Part3 of Constitution feature looks at rules & rights

| 03/11/2009

(CNS): In part three of government’s series explaining the content of the Cayman Islands new constitution which comes into effect this Friday on the Appointed Day. In this feature Government information Services looks at the Bill of rights which despite being the most fundamental to the people it will in fact not be implemented for another three years.

(GIS): While the Constitution is the ultimate law of the land, protective guidelines for the extended Cayman Islands ‘family’ are to be found in its Bill of Rights, Freedoms and Responsibilities. This initial section of the new Constitution is perhaps the most fundamental, for it will impact our quality of life. For the first time, a local Bill of Rights will guarantee basic freedoms and human rights for all. But in order to make these provisions a reality, government must ensure that human rights obligations at least meet minimum international standards. However, in some, but not all cases, the requirement to meet them must also be balanced against the collective rights of others, as well as the country’s economic capability at any given time. Cayman’s Bill of Rights will generally come into effect on 6 November 2012 – three years after the introduction of the revised Constitution.

This extended timeframe will allow government to complete necessary preparations, such as ensuring that all local laws comply with the provisions of the Constitution. Government will also ready itself for the rights-based system relative to the services it provides to the public, including to prison inmates. 

However, provisions stipulating the segregation of prisoners will not be operational until 2013, thereby giving government reasonable time to put in place the necessary infrastructure for both juvenile and adult inmates.  

Under the Bill, a resident’s rights and freedoms are clearly outlined, but it also stipulates each individual’s responsibilities to others. Legal requirements will likewise ensure that government honours its obligation to provide national safety and security.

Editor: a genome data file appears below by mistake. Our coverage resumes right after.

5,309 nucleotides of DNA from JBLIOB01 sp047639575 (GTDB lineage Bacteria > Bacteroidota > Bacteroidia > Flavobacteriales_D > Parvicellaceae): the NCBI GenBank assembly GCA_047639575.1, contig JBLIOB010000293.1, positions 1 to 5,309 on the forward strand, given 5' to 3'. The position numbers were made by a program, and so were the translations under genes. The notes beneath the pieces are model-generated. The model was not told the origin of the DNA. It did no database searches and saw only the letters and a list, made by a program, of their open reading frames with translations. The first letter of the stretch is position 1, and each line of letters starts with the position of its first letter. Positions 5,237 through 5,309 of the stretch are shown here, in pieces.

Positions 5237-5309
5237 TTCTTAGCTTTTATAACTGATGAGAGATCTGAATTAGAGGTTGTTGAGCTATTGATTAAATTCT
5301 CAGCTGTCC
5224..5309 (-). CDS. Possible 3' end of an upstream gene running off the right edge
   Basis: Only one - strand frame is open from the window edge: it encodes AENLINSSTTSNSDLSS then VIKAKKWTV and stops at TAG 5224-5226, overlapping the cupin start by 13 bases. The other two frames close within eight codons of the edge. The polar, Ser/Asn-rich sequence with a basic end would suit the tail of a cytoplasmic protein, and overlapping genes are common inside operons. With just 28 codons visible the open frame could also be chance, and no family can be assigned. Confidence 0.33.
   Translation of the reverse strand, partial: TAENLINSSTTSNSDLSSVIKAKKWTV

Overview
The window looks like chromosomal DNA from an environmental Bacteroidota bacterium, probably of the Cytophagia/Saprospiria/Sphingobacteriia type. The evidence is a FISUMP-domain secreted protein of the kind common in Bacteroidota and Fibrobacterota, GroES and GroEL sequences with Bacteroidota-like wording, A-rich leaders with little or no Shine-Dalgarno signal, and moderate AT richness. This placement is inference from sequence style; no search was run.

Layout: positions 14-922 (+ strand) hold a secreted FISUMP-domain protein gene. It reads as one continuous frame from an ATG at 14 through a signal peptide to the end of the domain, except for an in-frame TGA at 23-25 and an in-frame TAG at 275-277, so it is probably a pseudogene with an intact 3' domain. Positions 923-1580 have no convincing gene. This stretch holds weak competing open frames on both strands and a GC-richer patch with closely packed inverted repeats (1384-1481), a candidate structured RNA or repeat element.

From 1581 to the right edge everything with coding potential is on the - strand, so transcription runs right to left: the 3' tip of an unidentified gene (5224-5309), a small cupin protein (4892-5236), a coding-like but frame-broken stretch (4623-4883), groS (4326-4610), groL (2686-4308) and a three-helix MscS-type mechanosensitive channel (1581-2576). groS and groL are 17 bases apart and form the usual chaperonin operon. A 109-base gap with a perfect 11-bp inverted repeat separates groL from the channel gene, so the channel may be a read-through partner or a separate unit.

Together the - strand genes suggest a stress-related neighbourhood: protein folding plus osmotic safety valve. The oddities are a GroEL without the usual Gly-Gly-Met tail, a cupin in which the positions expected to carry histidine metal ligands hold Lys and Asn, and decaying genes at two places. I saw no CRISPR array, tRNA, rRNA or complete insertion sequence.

But while it protects people against unlawful abuse by government, the Bill does not address general grievances based on disagreements between individuals.

In short, the Bill of Rights, Freedoms and Responsibilities stipulates that all persons are free to choose the direction of their lives; pursue economic, social and cultural interests and enjoy recreation and the fruits of their labour in peace and satisfaction. However, their activities must not be harmful to others, and must fall within the law. The Bill also acknowledges the institution of marriage and protects a couple’s right to have a family.

 It likewise ensures children special rights, including appropriate health care, nutrition and protection from exploitation. The document further allows children the right to education, either in public or private schools, and generally shields them from discrimination.

Additionally, regardless of a person’s age, sex, nationality, religion, or mental or physical disability, everyone will enjoy equal rights as expressed in the Constitution.

Human (and worldwide) rights further serve to uphold each person’s life and dignity. They include basics such as privacy, expression, assembly, and the right to a fair trial.

That said, whilst some rights, such as protection against slavery or inhuman or degrading treatment are also considered to be absolute, this is not the case for all.

Some rights are limited because of their very nature. Such rights are sometimes curtailed because unrestricted exercise of these, such as the right to freedom of expression, may infringe on the rights of others. 

In these instances, the state may reasonably regulate said rights or at times, as in extreme circumstances, even temporarily suspend them, for example during national emergencies. These limited or qualified rights are the most delicate of all, and that is why any reduction of them must be reasonably justified before the law.

In addition, the courts system will remain an integral aspect of the human rights equation. When the Bill of Rights comes into force, individuals will be properly able to bring human rights claims for the courts to hear and decide. And neither is Constitutional protection limited to people, for it also extends to the environment. Although some conservation laws were previously passed, Cayman’s unique natural environment will now benefit from additional safeguards.

 In future, government must legally protect critical aspects of heritage and wildlife, both on land and at sea. It must also prevent pollution and damage, while ensuring ecologically-sustainable development.

Finally, over the next few months the new Human Rights Commission will be established and greater awareness of the rights regime in the Cayman Islands will thereby be afforded to people locally.

But even beyond that point, Caymanian residents should all strive to know the rules that govern our rights. Only then will we be properly positioned to respond to and appreciate protections outlined in the Bill of Rights, Freedoms and Responsibilities and enshrined in the first section of the new Constitution

Print Friendly, PDF & Email

Category: Local News

About the Author ()

Comments are closed.